It is the combined effect of both Asset allocation & Security selection. It evaluates how both of them worked together.
Now Let’s see how to evaluate mutual fund performance mathematically with the help of an example.
Here we will have a summation of all the sectors. The impact of these points leads to better/worse results. It is decided based on a benchmark.
Benchmark is the standard weightage that should be allocated to assets and standard returns expected from a particular sector. Benchmark is generally the returns measured from an index.
Here we will understand with a practical example. In image below it shows the returns when invested under the benchmark weightage and returns.
Step 1: To Calculate Contribution for Benchmark:
Contribution is calculated by multiplying weightage and returns achieved from that particular sector. The Sum of contribution will be the Return on investment earned on the benchmark portfolio. Which is equal to 4.954%. In the image below Weightage shows the fund manager's weightage in that particular sector and returns achieved from that particular sector.
Step 2 : To Calculate Contribution for the Portfolio of a Fund Manager:
As we did it for bench-mark we got the overall returns of 5.117% for the portfolio. This means that the fund manager outperformed the benchmark and performed well overall. Fund outperformed with α=0.163% (5.117-4.954) of returns. A person should invest in the fund having positive alpha. (α shows how the fund performance in comparison to benchmark). Now we will figure out how each fund performed in asset allocation, security selection, and Interaction of both of them.
Step 3: To calculate Overweight:
Overweight= (Weightage allocated by fund manager to a sector)-(Benchmark weightage for that particular Sector)
Step 4: To calculate Performance:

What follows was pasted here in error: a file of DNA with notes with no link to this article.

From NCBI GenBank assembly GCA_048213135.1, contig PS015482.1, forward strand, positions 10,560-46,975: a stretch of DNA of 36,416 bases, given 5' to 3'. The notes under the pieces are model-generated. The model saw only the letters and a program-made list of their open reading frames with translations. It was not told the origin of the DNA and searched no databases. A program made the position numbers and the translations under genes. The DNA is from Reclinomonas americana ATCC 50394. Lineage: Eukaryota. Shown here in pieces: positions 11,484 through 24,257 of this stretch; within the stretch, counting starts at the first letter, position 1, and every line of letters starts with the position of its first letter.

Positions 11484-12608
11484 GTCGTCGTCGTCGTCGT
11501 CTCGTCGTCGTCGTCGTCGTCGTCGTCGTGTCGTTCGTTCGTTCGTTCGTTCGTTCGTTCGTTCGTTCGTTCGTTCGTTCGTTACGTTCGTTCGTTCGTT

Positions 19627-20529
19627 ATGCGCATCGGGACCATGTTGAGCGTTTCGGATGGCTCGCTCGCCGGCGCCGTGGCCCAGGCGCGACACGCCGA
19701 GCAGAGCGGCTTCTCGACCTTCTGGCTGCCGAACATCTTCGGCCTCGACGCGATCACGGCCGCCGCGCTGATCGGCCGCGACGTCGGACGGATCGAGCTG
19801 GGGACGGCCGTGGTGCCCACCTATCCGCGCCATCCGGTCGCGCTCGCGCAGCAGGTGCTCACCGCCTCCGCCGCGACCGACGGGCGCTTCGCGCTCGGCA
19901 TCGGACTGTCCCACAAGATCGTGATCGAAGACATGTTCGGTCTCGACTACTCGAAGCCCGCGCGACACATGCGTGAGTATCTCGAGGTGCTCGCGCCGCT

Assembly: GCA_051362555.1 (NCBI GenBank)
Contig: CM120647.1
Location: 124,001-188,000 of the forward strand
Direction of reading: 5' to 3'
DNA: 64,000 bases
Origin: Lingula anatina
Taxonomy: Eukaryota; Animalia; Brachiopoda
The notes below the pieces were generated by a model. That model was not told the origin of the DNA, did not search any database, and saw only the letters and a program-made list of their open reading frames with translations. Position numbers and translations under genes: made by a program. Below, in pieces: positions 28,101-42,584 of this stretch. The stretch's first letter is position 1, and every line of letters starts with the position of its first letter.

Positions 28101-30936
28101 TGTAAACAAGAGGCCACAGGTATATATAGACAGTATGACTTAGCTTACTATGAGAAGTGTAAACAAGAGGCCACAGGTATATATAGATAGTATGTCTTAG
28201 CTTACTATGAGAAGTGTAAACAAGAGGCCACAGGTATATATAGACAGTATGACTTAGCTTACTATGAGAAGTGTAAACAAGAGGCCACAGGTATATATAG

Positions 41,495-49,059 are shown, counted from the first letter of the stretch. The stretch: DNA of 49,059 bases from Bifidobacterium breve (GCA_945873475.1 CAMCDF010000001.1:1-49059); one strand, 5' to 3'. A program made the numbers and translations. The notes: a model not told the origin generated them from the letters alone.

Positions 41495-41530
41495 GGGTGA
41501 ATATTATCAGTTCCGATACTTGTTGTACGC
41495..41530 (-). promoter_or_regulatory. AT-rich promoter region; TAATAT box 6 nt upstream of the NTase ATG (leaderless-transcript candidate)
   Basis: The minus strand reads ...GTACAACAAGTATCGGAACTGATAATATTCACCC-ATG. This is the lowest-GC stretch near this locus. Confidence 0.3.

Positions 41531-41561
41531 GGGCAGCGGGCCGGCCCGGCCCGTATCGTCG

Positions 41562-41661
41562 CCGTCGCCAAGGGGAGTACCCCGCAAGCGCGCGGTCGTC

Performance = (Returns earned on fund’s portfolio) - (Returns on Benchmark for that particular sector)
Step 4: To Calculate Asset Allocation effect:
Asset Allocation effect= (Benchmark return for each sector * Overweight value by the fund for that sector)
Step 5: To Calculate Security Selection effect:
Security Selection effect= (Benchmark Weight) * (Performance (Difference))
Step 6: To Calculate Interaction effect:
Interaction effect = (Overweight * Performance)
Step 7 : To Calculate ɑ:
α (Fund Manager’s Performance) =Sum of (Asset Allocation + Security Selection + Interaction)
(* represents multiplication of both of the entity)
If the portfolio outperforms and outweighs the benchmark, the interaction effect will be positive. But here we have all the interaction effects negative. Here we can see the fund's returns outperformed mostly because of security selection. We can interpret that the fund manager uses a bottom-up approach to manage funds.
Various mutual fund schemes are focused upon only one asset class and it can be even more specific by investing only in one sector in that asset class. For example, SBI Healthcare Opportunities fund Growth focuses on the healthcare sector. Such mutual funds will have high risks and high reward ratio because it is not diversified into different sectors. Also, there are examples where the whole fund is based on commodities and it will also have a high risk-reward ratio
Invest in the right asset class because investments with the help of compounding can do wonders. Even the small difference in returns can lead to a big difference in the long term, so evaluate your investments at a certain interval of time according to your investment mindset (If you are a long-term investor it shouldn’t bother you much) and your risk appetite.